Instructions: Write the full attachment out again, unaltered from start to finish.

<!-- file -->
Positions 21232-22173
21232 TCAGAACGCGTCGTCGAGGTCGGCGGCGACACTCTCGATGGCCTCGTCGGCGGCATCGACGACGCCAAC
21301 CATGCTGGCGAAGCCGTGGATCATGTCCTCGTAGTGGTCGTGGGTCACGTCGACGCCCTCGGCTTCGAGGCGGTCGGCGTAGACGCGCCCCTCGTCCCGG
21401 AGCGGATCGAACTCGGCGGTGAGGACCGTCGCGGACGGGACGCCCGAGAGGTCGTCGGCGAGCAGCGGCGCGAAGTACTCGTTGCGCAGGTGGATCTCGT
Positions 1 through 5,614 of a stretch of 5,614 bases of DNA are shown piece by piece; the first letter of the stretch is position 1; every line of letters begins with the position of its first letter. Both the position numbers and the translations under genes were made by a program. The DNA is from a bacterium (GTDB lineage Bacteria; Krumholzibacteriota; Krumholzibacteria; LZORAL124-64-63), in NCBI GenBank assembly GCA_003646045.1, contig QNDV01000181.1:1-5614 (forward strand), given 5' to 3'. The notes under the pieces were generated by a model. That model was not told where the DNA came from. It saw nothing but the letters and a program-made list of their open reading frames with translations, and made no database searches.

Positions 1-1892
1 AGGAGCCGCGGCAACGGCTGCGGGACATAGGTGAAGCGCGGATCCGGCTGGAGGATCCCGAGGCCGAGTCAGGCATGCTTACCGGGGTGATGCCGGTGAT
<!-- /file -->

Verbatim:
Positions 21232-22173
21232 TCAGAACGCGTCGTCGAGGTCGGCGGCGACACTCTCGATGGCCTCGTCGGCGGCATCGACGACGCCAAC
21301 CATGCTGGCGAAGCCGTGGATCATGTCCTCGTAGTGGTCGTGGGTCACGTCGACGCCCTCGGCTTCGAGGCGGTCGGCGTAGACGCGCCCCTCGTCCCGG
21401 AGCGGATCGAACTCGGCGGTGAGGACCGTCGCGGACGGGACGCCCGAGAGGTCGTCGGCGAGCAGCGGCGCGAAGTACTCGTTGCGCAGGTGGATCTCGT
Positions 1 through 5,614 of a stretch of 5,614 bases of DNA are shown piece by piece; the first letter of the stretch is position 1; every line of letters begins with the position of its first letter. Both the position numbers and the translations under genes were made by a program. The DNA is from a bacterium (GTDB lineage Bacteria; Krumholzibacteriota; Krumholzibacteria; LZORAL124-64-63), in NCBI GenBank assembly GCA_003646045.1, contig QNDV01000181.1:1-5614 (forward strand), given 5' to 3'. The notes under the pieces were generated by a model. That model was not told where the DNA came from. It saw nothing but the letters and a program-made list of their open reading frames with translations, and made no database searches.

Positions 1-1892
1 AGGAGCCGCGGCAACGGCTGCGGGACATAGGTGAAGCGCGGATCCGGCTGGAGGATCCCGAGGCCGAGTCAGGCATGCTTACCGGGGTGATGCCGGTGAT